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Fundam Appl Toxicol. 1995 Aug;27(1):140-8.

The reproductive and developmental toxicity of indium in the Swiss mouse.

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1
Reproductive Toxicology Group, National Toxicology Program/NIEHS, Research Triangle Park, North Carolina 27709, USA.

Abstract

Indium is increasingly used in a variety of industries, and while there are few studies of its developmental toxicity, ther are no reports of its potential reproductive toxicity. These studies were undertaken to investigate the possible reproductive toxicity of indium and to determine the relative vulnerability of males and females. We used, initially, a 21-day combined developmental/reproductive toxicity protocol. Oral exposures to InCl3 ( < or = 250 mg/kg) were without effect on the male reproductive system or liver. A kidney effect was demonstrated in males by a decrease in urinary N-acetyl glucosaminidase. The ability of females to become pregnant was unaffected. However, fetal development was adversely affected, manifested as increased intrauterine deaths in the presence of reduced maternal weight gain. A developmental toxicity study identified no increase in fetal malformations, but verified the increased fetal deaths, in the absence of effects on adjusted maternal body weight. In vitro toxicity studies showed that the embryolethality was at least in part a result of direct toxicity to the conceptus, with effective doses in the low micromolar range. A limited disposition study showed that fetuses contained low micromolar concentrations of indium, more indium than maternal liver, and comparable to levels that were toxic in vitro. Although studies of greater exposure duration are required for risk assessment, these data indicate that fetal development is likely to be more affected by indium than female or male reproduction, with adverse effects occurring at low micromolar levels in vivo and at exposures that may or may not affect body weight.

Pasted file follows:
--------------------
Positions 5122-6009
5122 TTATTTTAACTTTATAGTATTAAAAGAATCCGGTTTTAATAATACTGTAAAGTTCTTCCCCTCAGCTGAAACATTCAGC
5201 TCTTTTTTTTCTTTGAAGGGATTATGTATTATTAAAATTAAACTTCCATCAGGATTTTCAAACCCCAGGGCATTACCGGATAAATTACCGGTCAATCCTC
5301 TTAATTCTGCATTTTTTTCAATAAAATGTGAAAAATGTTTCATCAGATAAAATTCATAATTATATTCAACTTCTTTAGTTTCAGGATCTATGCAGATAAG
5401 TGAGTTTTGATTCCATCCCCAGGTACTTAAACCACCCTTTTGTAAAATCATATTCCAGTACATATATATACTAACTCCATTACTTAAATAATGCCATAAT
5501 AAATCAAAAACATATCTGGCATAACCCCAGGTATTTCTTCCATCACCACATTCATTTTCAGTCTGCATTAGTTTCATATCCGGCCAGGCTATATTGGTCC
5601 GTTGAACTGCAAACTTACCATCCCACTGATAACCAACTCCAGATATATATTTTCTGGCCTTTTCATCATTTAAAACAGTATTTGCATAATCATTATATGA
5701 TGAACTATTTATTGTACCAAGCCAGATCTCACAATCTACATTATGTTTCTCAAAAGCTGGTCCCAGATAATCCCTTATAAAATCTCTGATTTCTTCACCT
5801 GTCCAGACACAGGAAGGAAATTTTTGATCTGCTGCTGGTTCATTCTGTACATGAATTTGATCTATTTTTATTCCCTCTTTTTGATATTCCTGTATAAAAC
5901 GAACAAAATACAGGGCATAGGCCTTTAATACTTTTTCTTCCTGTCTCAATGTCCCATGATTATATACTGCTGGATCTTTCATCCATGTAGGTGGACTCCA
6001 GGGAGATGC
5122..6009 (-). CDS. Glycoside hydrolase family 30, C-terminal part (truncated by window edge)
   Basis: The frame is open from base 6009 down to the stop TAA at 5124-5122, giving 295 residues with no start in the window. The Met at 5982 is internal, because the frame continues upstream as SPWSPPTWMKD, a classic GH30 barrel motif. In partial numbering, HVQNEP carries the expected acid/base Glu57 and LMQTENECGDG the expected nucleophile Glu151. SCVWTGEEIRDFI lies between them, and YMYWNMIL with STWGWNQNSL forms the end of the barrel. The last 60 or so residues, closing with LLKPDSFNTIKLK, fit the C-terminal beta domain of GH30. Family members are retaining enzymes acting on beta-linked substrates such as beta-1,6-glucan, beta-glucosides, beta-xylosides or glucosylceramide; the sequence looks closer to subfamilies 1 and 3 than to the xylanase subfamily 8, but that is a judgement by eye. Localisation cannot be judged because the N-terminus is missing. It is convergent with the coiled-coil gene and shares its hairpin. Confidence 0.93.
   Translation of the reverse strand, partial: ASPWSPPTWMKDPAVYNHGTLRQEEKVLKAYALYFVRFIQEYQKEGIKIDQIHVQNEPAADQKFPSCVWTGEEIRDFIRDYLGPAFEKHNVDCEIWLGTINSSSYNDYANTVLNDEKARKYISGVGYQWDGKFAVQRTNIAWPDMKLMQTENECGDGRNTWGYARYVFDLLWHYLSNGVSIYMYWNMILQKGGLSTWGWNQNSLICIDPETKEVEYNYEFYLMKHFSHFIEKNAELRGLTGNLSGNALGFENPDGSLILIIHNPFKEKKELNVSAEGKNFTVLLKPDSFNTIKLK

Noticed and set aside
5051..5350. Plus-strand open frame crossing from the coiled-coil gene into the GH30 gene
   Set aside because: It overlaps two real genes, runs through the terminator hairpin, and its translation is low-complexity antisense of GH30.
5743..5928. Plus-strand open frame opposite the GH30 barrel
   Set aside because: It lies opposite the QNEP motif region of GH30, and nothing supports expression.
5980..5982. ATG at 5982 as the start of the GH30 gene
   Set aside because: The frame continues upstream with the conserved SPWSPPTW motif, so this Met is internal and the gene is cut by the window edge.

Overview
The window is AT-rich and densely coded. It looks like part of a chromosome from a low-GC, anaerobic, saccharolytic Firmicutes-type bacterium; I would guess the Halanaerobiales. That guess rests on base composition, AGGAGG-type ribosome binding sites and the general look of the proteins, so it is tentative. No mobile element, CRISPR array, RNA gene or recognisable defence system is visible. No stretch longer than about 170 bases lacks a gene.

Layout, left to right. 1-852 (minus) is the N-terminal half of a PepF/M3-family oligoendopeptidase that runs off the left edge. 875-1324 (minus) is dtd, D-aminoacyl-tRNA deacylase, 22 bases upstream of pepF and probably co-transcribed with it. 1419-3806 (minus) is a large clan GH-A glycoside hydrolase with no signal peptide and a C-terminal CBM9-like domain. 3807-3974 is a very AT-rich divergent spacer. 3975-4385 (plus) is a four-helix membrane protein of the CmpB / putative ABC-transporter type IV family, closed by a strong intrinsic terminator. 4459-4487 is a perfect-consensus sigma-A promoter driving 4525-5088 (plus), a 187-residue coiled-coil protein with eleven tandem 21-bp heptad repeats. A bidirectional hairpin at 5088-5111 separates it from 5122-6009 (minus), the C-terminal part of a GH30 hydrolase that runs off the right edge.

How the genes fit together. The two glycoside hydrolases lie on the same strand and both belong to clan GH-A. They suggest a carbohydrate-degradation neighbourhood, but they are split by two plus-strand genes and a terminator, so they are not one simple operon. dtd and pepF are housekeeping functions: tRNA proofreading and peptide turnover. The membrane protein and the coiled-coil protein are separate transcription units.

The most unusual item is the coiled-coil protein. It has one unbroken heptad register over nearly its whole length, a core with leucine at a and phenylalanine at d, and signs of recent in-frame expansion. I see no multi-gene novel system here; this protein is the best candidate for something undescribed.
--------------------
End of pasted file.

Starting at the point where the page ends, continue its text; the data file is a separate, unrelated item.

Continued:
PMID:
7589924
[Indexed for MEDLINE]

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